2

From A Tale of Two Cities, by Charles Dickens.

France, less favoured on the whole as to matters spiritual than her sister of the shield and trident, rolled with exceeding smoothness down hill, making paper money and spending it.

I am wondering how the following is used- or which one of these would be tantamount to correct phrase?

matters spiritual

spiritual matters

7
  • 2
    You might like to check out Why do some adjectives follow the nouns they modify? on ELU. Essentially, the "non-standard" sequence in your example (over 150 years old) usually only occurs in formal or "affected" contexts today (where it might lend a "touch of gravitas", but I wouldn't recommend learners to copy the style, since it won't always work at all). Mar 9 '15 at 18:58
  • Agreed - you need to know when you use it & when to leave it alone. Not easy for a non-native I wouldn't have thought. Mar 9 '15 at 18:59
  • When you do not provide the source of your quote, you do not allow folks the opportunity to answer the question according to context. Also you need to indicate that you are citing someone else's material, but you've been told about this before.
    – user6951
    Mar 9 '15 at 19:21
  • As @Fumble's comment exemplifies, in Dickens, you are going to run into very many constructions in grammar that are outdated. This is only going to prompt more and more questions about such things, including such things as convoluted grammar. Again, at your level of English, your time would be better used reading a work of contemporary English, or at least something from the 20th century.
    – user6951
    Mar 9 '15 at 19:28
  • They mean exactly the same thing. Since this is from a literary work, the rules of grammar and semantics are less strict. Dickens just switched the positions to emphasize one word over the other. In formal writing it would be "spiritual matters". I can draft a detailed answer if you still think you need one.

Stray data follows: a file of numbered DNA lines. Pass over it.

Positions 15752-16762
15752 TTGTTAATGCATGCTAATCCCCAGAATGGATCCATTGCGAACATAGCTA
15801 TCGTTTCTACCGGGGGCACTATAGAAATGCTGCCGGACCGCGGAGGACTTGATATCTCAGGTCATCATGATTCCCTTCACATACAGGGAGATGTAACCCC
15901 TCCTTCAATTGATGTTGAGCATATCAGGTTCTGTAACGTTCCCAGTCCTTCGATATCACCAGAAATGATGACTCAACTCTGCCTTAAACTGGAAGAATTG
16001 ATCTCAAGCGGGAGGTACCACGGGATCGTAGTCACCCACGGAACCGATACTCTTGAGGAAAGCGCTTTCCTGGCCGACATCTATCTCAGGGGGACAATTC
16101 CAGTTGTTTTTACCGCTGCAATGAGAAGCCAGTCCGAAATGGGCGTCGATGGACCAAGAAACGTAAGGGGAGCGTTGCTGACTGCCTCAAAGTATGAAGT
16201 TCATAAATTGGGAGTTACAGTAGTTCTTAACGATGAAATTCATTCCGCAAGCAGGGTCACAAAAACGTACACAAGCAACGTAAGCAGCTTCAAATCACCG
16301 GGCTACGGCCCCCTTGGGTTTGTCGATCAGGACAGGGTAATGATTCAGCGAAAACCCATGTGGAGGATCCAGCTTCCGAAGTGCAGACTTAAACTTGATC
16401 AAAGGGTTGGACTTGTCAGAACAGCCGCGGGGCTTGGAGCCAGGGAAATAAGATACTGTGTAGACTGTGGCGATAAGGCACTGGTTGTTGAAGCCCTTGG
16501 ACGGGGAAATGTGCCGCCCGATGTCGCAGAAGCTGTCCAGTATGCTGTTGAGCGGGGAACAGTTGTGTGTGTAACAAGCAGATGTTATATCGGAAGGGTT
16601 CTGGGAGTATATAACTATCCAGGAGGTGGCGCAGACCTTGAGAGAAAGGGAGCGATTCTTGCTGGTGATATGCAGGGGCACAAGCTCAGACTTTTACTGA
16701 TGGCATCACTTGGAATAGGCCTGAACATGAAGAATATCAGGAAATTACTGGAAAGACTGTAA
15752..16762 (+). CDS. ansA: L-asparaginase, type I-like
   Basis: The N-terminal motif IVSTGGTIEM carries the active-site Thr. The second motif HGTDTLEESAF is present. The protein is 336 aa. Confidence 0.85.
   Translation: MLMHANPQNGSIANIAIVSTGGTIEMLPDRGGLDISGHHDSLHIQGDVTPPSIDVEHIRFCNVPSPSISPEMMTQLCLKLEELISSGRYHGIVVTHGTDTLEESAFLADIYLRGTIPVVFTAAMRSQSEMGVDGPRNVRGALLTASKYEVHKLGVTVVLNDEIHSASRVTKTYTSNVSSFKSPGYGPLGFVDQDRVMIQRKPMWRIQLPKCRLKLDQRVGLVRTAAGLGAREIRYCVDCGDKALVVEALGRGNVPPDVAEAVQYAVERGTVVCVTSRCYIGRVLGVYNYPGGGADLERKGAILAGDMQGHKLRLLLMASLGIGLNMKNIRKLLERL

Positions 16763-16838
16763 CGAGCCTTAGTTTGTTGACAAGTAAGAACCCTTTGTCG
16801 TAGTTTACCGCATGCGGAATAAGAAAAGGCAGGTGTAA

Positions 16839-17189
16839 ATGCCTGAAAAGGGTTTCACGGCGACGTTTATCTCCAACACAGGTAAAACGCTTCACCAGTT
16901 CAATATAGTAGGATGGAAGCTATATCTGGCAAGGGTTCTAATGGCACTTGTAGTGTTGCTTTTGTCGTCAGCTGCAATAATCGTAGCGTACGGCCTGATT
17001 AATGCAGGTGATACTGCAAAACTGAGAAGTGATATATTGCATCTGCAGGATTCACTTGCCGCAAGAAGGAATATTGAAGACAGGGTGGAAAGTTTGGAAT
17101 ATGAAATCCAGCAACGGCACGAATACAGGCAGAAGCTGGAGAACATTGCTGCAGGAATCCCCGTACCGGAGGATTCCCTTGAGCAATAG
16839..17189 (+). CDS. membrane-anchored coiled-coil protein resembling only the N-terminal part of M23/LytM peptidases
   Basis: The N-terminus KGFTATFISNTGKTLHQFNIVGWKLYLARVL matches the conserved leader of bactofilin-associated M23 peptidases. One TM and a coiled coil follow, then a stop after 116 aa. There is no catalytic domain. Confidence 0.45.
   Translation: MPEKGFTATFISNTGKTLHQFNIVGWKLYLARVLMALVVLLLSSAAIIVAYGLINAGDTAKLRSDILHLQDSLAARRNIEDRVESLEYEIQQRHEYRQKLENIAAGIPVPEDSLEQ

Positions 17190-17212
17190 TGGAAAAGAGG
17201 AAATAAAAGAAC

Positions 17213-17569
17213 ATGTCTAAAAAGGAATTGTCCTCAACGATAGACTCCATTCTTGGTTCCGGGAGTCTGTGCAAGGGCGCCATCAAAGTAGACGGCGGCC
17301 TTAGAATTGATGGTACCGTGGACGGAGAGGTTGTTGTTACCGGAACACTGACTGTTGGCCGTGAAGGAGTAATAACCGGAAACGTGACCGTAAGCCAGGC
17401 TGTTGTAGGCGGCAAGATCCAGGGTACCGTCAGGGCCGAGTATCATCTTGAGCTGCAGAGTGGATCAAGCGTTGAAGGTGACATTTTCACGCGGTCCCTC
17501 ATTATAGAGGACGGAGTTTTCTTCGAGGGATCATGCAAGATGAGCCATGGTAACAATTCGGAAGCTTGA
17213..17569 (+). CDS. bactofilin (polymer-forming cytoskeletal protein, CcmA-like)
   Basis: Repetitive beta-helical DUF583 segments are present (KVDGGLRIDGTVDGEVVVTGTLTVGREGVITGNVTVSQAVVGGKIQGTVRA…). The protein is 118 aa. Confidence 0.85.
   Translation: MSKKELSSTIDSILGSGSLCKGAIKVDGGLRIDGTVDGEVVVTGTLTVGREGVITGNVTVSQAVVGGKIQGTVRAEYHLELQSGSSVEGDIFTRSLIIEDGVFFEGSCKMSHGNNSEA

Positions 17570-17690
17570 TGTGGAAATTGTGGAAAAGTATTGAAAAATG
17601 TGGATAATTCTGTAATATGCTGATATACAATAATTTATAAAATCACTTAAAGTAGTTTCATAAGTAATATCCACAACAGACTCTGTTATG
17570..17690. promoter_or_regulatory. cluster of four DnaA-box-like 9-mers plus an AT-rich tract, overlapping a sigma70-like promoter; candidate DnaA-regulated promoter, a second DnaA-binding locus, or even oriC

– Gary
    Mar 9 '15 at 20:20
0

In that particular sentence, the entire structure is designed to sound somewhat 'knowing' & also slightly archaic, hence the archaic form of "matters spiritual", rather than the more modern "spiritual matters".

Take "her sister of the shield & trident"
It would be far easier to say Britain, but it wouldn't convey the same imagery.

If I didn't actually like the overall effect of it, I'd be tempted to say it was a bit too smug for its own good, overall ;-)
but I do, so I won't

5
  • It's Dickens, but the OP didn't bother to let you know.
    – user6951
    Mar 9 '15 at 19:30
  • 1
    @δοῦλος I did later realise - but thought my answer still stood. I once made the unfortunate [for Dickens] mistake of reading him just after I'd finished a Dostoyevsky… it did make him seem a little 'light in stature' by comparison. Mar 9 '15 at 19:43
  • ........... True that.
    – user6951
    Mar 9 '15 at 19:44
  • 1
    @δοῦλος I especially still hold to the 'too smug for its own good' phrase ;) Though I'm not the one to be critical of Dickens - you can't be famous for 150 years & be 'no good', even if you did at the time write serial stories for newspapers for a living. Mar 9 '15 at 19:47
0

The phrases have different meanings, as you say. The first, "matters spiritual", describes all things related to spirituality. This could involve the soul, for example. It has the same meaning as "spiritual things".

"I'm educated on all matters spiritual."

Similarly, "spiritual matters" can mean the exact same thing in that context-- swap the two words and the meaning doesn't really change.

Say it were a different context, however:

"I'm learning to program, because programming matters"

This sentence is saying that programming matters, and is of great importance.

2
  • I really don't know which one of the answers I should select. Overall thanks all.
    – nima
    Mar 13 '15 at 7:27
  • In "I'm learning to program, because programming matters" programming matters has nothing to do with two adjectives. It is a subject and a verb. I have no idea why you have included it in the answer. It could be misleading to a learner.
    – user6951
    May 23 '15 at 1:40

Your Answer

By clicking “Post Your Answer”, you agree to our terms of service, privacy policy and cookie policy

Not the answer you're looking for? Browse other questions tagged or ask your own question.